Bloomberg reports that farmers across the United States are pushing back against the Trump administration's pledge to provide $12 billion in assistance to farms impacted by the ongoing trade war.
Neal Bredehoeft, a corn and soybean farmer in Missouri, summed up the current sentiment across the Midwest. In interview after interview, farmers delivered essentially the same response to President Donald Trump’s pledge yesterday to provide $12 billion in assistance: It’s nice to know you’re thinking about us, Mr. President, but what we want is a quick return to free trade. It’s “better to get our income from the marketplace than from the government,” Bredehoeft said. -Bloomberg
We assume this means farmers, or at least Neal and whoever else Bloomberg is talking about, will promptly refuse their portion of up to $20 billion per year in federal agriculture subsidies.
The planned assistance will be a mix of direct payments to farmers, purchases of various commodities for food-aid programs, and "the stepped up promotion of new export markets,"
According to Bloomberg, however, "The package has offended the sensibilities of many farmers who supported both Trump and a party that historically champions small government and free trade"
Agriculture is the third-biggest U.S. export industry. American farmers ship about one-third of their output abroad, generating an estimated $21 billion trade surplus this year, though that’s now under threat after China imposed tariffs on U.S. soybeans and other farm products.
“We want access to markets,” Stan Nelson, a fourth-generation corn and soybean farmer in Middletown, Iowa, said by phone as he was en route to check in on his combine at the local tractor dealer in preparation for the fall harvest. “We don’t want government payments, but we do appreciate President Trump recognizing the concern out in the country.” -Bloomberg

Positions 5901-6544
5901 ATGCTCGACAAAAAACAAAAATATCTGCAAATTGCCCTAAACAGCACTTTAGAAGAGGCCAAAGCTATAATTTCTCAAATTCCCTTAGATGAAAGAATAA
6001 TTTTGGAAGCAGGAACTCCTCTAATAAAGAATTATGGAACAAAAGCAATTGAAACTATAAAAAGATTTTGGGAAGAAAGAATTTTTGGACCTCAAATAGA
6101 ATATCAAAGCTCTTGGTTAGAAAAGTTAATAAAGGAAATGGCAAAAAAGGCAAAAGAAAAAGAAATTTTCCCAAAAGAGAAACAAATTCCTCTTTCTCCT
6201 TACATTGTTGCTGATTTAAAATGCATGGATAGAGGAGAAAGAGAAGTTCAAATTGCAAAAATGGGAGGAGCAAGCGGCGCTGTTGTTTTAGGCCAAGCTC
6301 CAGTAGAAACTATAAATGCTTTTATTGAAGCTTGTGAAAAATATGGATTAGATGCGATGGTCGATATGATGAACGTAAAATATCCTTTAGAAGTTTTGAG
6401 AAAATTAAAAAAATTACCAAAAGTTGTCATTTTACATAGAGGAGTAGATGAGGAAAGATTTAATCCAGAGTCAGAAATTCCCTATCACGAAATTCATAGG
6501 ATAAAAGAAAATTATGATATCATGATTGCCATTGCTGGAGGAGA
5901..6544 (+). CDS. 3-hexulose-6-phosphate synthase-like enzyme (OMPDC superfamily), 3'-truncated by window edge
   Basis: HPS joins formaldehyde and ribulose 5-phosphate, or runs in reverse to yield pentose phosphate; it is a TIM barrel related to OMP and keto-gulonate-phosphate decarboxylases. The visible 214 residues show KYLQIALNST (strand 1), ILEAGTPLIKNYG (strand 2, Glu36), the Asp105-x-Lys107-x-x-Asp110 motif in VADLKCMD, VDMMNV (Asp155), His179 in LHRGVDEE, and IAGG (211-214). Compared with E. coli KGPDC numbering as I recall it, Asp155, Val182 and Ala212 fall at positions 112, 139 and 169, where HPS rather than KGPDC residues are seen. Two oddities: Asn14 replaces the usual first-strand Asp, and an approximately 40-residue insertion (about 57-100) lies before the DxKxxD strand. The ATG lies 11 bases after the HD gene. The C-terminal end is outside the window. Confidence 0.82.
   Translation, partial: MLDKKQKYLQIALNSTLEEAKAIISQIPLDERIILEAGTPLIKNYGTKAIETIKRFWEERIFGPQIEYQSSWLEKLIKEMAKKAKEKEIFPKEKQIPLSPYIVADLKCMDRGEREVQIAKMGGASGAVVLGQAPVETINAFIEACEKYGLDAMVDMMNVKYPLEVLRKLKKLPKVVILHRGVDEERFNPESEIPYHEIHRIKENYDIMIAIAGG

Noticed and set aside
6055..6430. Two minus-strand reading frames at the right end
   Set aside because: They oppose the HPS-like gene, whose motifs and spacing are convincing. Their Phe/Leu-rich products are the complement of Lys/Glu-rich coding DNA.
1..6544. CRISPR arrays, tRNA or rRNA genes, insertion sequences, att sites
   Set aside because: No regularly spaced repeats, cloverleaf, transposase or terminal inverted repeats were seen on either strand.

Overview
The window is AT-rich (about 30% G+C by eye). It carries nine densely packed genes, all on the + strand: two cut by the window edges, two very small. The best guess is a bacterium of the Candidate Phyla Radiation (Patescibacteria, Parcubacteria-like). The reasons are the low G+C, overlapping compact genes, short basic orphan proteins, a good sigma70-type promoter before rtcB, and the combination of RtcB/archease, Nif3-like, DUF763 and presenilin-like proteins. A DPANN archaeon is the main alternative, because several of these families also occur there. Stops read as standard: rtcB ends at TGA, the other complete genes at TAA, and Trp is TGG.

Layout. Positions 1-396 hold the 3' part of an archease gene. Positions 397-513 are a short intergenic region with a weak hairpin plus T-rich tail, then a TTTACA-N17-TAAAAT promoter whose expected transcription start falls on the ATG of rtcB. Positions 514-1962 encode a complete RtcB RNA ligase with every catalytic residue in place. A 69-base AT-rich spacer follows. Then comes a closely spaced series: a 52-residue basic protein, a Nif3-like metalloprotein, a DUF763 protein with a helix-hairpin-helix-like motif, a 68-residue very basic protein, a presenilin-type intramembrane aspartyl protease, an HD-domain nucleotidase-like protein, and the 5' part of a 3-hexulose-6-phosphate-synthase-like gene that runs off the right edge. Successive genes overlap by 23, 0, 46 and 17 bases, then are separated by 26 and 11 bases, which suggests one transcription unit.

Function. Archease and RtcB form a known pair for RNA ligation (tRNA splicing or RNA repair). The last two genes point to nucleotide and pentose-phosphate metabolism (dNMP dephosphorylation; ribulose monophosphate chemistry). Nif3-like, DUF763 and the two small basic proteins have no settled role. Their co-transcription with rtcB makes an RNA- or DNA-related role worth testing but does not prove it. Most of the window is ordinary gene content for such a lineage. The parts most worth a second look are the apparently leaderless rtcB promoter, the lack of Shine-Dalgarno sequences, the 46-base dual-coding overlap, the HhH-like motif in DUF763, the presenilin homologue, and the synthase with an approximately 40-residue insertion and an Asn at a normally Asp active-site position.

“We would prefer trade not aid,” said Dave Struthers, a soy farmer who also raises 6,000 hogs a year in Collins, Iowa. “We’d like to see things figured out on these trade issues.”
The government’s proposed package is like a Band-Aid that “slows bleeding -- it doesn’t heal the wound,” said Struthers, a Trump supporter. “It’s a temporary fix. That’s all any government influx of money would be. It is better than nothing.”
Earlier Wednesday, White House economic adviser Larry Kudlow told CBS This Morning that the planned $12 billion stimulus package is a short-term solution and that the Trump administration won't be making a habit of aid programs.
"What we’ve put on the board is what I think is a temporary assistance measure, I don’t think it’s going to get near to $12 billion," said Kudlow. "Nobody’s really thrilled about this. We’re just trying to protect American agriculture from some of the unfair trading practices."
Kudlow said the attempt to shore up markets is a reaction to a “broken” system of world trade that has worked against the U.S. in the past. He called for patience in allowing the U.S. to achieve reciprocity in trade. -Bloomberg
“No one is thrilled with subsidies, I get that,” Kudlow said. “On the other hand, we need a backstop for our patriotic farmers who have been hurt.”
Some Congressional GOP panned the plan, saying it failed to address the underlying issues of the White House's brewing trade wars.
Extra farm aid would be a balm to producers who are seeing prices drop and inventories rise because of disputes with China, Canada and other trade partners who are significant purchasers of U.S. pork, soybeans and other products.
While the overall economic impact of tariffs on steel and aluminum and Chinese imports already implemented by President Donald Trump is expected to be muted, American industry has warned it could hurt their earnings and lead to higher prices for consumers. On Wednesday, General Motors Co. cut its profit forecast this year on surging metals prices. -Bloomberg
That said, extra farm aid would help producers of targeted goods, such as pork, soybeans and other crops.